On Wednesday, October 2, former Dallas police officer Amber Guyger was sentenced to 10 years in prison for the murder of Botham Jean. During the victim impact portion of the sentencing hearing, Jean’s younger brother, Brandt Jean, gave an incredibly compelling and compassionate statement in which he forgave Guyger and encouraged her to turn her life over to Christ.
Before Guyger left the courtroom, Judge Tammy Kemp went into chambers and returned with her Bible, which she gave to Guyger to take with her to prison. There is no way to paraphrase the raw emotion of either of these actions other than to say they originated from a state of grace. That is, unless you’re part of a perpetually offended, ardently anti-Christian group of atheists.
Less than 24 hours later, on October 3, the Freedom From Religion Foundation (FFRF) filed an ethics complaint against Judge Kemp accusing her of inappropriately proselytizing to the newly sentenced Guyger when she gave the Bible to Guyger and suggested Guyger read John 3:16. Kemp had reassured Guyger that God had a purpose for her and she could be forgiven.
The complaint stated, “Delivering bibles and personally witnessing as a judge is an egregious abuse of power,” and argued that doing so violated the Code of Judicial Conduct. The group also referred to Kemp’s act as “shocking.” The frenzied FFRF atheists imply in the complaint that Guyger was being held hostage, as if she were surrounded by armed guards as Kemp beat her about the head and neck demanding a conversion.
If that’s not a gross exaggeration, I don’t know what is. There isn’t the remotest argument that Kemp could have influenced either the jury’s verdict or the subsequent sentencing process. At the time Kemp had her interaction with Guyger, the sentencing phase of the trial had ended and the jury had been dismissed. The trial transcript won’t contain any of the interaction because the court had adjourned and everything that followed was off the record.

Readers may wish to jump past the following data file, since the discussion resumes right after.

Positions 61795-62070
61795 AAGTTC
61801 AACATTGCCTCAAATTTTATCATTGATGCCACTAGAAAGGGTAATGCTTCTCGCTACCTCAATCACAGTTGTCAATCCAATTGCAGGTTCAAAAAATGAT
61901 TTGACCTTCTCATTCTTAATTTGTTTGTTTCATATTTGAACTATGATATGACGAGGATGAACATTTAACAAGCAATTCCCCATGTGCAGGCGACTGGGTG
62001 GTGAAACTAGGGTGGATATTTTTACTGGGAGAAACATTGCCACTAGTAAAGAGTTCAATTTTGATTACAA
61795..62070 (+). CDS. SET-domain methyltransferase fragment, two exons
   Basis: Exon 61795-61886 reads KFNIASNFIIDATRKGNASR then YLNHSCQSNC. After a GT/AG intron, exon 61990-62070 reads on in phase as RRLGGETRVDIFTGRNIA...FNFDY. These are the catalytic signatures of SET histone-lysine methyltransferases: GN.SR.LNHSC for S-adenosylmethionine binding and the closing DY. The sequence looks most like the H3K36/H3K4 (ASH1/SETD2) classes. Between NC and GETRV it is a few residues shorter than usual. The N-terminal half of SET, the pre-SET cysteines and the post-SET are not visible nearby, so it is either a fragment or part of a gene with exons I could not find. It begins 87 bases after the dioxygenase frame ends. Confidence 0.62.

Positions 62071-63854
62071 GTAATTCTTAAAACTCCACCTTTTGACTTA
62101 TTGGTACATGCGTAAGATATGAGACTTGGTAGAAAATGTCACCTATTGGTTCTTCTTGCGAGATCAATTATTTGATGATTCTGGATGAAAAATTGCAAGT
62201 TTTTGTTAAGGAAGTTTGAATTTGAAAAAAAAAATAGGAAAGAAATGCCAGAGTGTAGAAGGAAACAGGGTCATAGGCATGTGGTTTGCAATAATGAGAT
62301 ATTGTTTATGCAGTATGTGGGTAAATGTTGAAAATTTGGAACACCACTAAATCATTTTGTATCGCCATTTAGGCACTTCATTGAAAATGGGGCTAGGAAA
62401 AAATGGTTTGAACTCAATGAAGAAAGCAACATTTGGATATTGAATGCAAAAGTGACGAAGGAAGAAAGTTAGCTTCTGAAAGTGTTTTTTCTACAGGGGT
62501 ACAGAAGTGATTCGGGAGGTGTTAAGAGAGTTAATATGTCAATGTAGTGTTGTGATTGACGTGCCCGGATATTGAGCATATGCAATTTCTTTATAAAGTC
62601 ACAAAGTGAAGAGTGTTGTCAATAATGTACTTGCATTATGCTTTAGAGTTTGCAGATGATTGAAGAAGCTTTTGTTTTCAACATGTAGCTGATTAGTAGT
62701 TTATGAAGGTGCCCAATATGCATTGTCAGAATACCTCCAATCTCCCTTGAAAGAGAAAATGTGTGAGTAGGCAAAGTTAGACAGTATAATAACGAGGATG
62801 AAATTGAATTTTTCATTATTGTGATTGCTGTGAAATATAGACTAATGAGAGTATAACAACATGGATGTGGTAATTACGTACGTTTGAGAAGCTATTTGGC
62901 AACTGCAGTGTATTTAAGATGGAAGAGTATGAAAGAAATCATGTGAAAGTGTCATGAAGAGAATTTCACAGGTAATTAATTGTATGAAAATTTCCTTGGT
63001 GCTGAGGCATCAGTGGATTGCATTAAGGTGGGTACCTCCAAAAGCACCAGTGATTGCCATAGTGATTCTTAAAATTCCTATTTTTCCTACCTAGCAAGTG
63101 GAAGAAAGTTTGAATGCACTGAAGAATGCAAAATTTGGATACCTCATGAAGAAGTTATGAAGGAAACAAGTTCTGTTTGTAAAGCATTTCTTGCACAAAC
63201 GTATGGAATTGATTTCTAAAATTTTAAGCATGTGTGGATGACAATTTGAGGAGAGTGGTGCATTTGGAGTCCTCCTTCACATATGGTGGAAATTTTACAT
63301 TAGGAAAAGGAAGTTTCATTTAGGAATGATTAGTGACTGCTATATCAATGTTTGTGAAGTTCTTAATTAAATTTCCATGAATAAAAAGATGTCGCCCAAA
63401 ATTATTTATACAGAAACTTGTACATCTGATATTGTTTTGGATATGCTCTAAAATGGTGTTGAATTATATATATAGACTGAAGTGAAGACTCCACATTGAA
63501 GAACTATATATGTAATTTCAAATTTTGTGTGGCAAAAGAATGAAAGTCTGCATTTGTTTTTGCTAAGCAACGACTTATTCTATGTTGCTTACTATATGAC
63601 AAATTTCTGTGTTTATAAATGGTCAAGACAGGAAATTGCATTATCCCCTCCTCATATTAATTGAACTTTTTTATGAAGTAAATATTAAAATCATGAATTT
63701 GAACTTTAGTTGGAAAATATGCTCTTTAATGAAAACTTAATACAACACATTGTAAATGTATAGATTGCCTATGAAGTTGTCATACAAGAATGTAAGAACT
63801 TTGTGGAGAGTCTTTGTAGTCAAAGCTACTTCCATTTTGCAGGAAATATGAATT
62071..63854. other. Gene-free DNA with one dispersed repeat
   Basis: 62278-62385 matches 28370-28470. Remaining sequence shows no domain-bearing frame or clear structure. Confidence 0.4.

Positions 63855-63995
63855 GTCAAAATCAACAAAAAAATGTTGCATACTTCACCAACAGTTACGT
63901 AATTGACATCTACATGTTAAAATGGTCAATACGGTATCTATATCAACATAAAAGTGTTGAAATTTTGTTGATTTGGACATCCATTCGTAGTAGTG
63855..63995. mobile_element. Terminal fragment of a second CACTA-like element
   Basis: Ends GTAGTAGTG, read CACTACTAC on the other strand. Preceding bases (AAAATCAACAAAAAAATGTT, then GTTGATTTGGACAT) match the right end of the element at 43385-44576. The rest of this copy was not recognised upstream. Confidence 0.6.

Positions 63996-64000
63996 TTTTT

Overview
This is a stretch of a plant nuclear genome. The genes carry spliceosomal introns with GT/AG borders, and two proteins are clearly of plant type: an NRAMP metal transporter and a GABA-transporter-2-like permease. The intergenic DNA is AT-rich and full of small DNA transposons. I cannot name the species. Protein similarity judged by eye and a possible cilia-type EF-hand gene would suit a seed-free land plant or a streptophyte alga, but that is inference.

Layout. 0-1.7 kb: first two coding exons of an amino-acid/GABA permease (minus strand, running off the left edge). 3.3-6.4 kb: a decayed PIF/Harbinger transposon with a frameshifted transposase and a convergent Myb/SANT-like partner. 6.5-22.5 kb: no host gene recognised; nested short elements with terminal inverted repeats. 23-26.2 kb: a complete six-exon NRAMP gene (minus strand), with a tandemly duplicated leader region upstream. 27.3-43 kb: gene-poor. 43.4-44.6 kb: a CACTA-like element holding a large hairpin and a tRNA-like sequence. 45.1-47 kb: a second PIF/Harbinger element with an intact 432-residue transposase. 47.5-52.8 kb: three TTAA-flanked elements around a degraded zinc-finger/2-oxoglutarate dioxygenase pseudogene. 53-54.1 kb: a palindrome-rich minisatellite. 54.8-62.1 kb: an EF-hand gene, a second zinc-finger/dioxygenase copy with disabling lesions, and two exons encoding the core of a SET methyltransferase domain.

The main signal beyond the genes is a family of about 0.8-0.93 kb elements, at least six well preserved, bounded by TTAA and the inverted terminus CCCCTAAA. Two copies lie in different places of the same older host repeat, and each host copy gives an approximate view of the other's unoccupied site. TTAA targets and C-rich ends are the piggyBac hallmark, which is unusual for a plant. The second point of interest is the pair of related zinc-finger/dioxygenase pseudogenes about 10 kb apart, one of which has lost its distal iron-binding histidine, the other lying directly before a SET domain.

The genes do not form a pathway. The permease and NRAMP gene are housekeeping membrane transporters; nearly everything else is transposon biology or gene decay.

By all accounts, the only group truly agitated by the judge’s actions is the FFRF (and the angry Twitter mob, which is to be expected), whose leaders couldn’t contain their not-so-righteous indignation at the mere mention of God or the physical presence of a Bible in the courtroom. Predictably, the FFRF pealed off their subtly threatening letter and accompanying complaint assuming, as is often the case, their target would back down. But Kemp, who isn’t up for re-election until 2022, did no such thing.
On Monday, October 7, in her first comments since the ethics complaint was filed, Kemp stated, “She asked me if I thought her life could have purpose. I said, ‘I know it can.’ She said, ‘I don’t know where to start, I don’t have a Bible.’” It was at that point Kemp told Guyger she would get her one.
Kemp went on to say, “If she wanted to start with the Bible, I didn’t want her to go back to the jail and sink into doubt and self-pity and become bitter. Because she still has a lot of life ahead of her following her sentence and I would hope that she could live it purposefully.”
The judge’s acts came from a place of Christ-like compassion. She simply and humbly offered comfort, not conversion; encouraged dignity, not despair. Kemp did not command Guyger to read the Bible, she merely suggested it was a pretty good place to start. We won’t know how this will play out, however, until the Texas State Commission on Judicial Conduct completes the investigation.
Guyger left the courtroom clutching that Bible; the Bible she wanted, and the Bible a compassionate, God-fearing woman provided for her. Perhaps she tossed it aside before heading off to serve her time. But I believe it’s more likely that she took it with her and will eventually find that mustard seed of faith and a purpose for her life. The event ended with Kemp’s final statements to Guyger before Guyger left to begin her sentence. She said, “You did something bad at one moment in time. What you do now matters.”
Judge Kemp gave Amber Guyger hope in a dark time that can’t be overshadowed by the fact FFRF leaders are offended. We (including the FFRF religion police) could all stand to remind ourselves of that now and then: There is hope, and we’ll find it in the same book a compassionate judge dared to share.